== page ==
My work in family finance has taught me to never give my social security number or the security number on the back of my credit card if the call wasn’t initiated by me. That practice has served me well on two recent occasions.
The first situation occurred after the purchase of a vehicle. The caller identified himself as an employer of the lender; he was verifying insurance coverage. I’ve received mail from lenders in the past asking that proper insurance coverage verification be sent, but never a call. The big red flag for me was when I was asked to give my social security number. “The insurance issue was taken care of at the time of purchase,” I stated and hung up.
This weekend the call was from an individual that identified themselves as representing my satellite provider. The caller stated, “We’ve recently updated to a new satellite service and your receiver will not continue to function with the new service. Please turn on your TV and press menu twice. On the the screen please read the receiver ID number.” (This all seemed accurate and a reasonable request.)
“Yes, your equipment will not continue to work properly, we’ll need to send you a new receiver,” he said. (More details about my service that were accurate.) Directions were given for how the exchange would occur. I stated the equipment had only been replaced a year or two ago and wondered how it could be out of date. “Your receiver is like a computer, he said, “over time the technology has to be replaced.”
The next item of business was the charge. The caller explained that I would be charged for the new equipment, but would receive a monthly credit for 24 months that would be twice the initial up front fee. Then he confirmed my address, phone number and proceeded to read off my credit card number. It was my first red flag. I didn’t think I had ever shared my credit card with this provider. The number given was correct, but the expiration date was wrong. I immediately gave the correct one and then he read the security code. Pause, RED FLAG, RED FLAG, RED FLAG! I didn’t give the right one. The caller seemed annoyed, “Are you absolutely sure that is the correct number?” ” Yes”, I lied. I was given a call back number, name and code number for the caller. My order would be shipped in one or two days.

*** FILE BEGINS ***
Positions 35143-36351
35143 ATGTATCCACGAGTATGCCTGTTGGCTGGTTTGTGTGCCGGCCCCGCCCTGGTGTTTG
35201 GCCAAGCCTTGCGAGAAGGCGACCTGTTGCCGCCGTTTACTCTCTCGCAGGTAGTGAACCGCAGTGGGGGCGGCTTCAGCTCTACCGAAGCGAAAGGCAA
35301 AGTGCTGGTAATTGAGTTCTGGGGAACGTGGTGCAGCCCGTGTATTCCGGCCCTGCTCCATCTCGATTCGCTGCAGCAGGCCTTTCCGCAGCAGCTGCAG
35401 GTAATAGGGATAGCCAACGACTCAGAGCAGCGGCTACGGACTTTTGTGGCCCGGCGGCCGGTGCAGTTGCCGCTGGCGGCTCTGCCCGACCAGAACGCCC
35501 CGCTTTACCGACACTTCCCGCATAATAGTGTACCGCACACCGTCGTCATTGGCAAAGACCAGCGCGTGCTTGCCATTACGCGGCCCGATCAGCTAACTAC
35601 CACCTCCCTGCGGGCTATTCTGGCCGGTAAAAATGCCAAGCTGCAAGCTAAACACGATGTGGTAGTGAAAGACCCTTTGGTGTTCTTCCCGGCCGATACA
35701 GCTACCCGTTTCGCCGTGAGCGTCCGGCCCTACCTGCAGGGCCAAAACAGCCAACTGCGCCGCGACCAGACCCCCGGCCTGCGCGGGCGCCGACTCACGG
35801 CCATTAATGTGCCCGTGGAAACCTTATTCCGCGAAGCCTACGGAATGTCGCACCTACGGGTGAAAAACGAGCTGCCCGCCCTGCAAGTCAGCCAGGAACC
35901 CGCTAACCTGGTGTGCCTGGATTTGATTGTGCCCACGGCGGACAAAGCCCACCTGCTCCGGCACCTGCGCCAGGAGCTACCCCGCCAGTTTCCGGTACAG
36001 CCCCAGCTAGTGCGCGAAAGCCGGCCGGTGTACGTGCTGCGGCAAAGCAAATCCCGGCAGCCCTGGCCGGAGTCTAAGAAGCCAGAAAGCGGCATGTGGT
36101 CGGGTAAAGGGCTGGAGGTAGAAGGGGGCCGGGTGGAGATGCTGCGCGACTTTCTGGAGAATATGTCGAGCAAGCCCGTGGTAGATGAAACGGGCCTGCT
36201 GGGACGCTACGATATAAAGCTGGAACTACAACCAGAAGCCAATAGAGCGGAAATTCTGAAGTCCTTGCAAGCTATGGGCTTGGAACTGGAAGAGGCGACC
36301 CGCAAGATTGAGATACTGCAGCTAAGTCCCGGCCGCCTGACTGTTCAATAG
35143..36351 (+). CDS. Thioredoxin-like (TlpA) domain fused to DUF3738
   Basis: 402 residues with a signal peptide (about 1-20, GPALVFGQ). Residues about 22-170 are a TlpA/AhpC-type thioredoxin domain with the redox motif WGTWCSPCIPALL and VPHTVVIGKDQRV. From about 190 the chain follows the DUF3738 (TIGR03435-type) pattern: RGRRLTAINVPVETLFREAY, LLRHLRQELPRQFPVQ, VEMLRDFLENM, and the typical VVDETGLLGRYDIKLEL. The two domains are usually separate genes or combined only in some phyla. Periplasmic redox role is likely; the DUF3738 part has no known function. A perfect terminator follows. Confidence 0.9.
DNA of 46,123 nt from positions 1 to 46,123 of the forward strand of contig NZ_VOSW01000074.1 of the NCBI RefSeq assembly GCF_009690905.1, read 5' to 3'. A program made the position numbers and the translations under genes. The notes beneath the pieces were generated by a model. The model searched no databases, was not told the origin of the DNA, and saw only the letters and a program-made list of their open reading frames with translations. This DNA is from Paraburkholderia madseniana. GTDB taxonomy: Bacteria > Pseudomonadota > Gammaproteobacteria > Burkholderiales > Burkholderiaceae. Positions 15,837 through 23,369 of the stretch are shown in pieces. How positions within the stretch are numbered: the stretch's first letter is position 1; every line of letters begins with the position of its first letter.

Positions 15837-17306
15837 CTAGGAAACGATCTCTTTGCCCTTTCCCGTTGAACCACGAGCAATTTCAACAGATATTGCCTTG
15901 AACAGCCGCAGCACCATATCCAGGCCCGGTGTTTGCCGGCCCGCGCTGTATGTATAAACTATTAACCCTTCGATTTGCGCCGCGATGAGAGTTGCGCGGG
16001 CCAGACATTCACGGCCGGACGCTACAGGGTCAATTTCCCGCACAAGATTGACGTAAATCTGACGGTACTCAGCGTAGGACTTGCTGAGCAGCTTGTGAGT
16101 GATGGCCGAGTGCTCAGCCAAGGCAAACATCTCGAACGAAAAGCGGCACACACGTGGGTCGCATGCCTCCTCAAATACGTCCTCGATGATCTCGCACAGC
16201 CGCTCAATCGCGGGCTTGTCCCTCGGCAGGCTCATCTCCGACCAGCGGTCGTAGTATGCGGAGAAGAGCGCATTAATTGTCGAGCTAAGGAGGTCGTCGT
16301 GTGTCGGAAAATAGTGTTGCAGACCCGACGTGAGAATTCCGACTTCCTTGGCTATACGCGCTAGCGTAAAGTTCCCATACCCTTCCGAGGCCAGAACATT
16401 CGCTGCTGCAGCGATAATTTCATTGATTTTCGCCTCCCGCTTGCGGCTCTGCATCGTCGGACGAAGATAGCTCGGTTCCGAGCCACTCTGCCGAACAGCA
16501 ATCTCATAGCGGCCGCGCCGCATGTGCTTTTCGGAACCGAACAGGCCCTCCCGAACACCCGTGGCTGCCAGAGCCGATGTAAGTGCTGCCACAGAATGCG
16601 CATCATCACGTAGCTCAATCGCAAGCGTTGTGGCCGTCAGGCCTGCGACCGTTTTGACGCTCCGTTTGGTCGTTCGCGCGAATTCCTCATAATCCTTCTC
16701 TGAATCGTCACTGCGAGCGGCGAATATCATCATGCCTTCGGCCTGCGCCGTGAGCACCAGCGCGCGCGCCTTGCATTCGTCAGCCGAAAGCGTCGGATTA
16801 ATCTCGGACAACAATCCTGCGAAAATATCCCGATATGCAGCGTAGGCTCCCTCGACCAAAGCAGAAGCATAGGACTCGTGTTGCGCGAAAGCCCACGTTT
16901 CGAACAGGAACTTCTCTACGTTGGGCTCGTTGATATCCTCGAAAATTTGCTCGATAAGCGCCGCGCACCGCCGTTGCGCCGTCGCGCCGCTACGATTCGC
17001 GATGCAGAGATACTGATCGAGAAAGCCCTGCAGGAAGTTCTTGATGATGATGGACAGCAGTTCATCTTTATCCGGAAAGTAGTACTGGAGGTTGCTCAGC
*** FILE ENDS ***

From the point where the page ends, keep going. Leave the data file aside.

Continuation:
I called the satellite provider next to verify and learned it was a fraud. I was directed to their fraud department for additional assistance. The next call was to the credit card company, even though they didn’t get the code they needed, there was too much information out there on that account. It’s been canceled.
I hung up on the call that came the next day! Thinking back over the situation, it is very easy to be caught off guard. What saved me was a resolve to never share my social security number or the verification/security number on the back of credit cards unless I make the call. Callers are clever, I’m adding the practice of saying, “In this case, I’ll call your company directly. Good Bye.”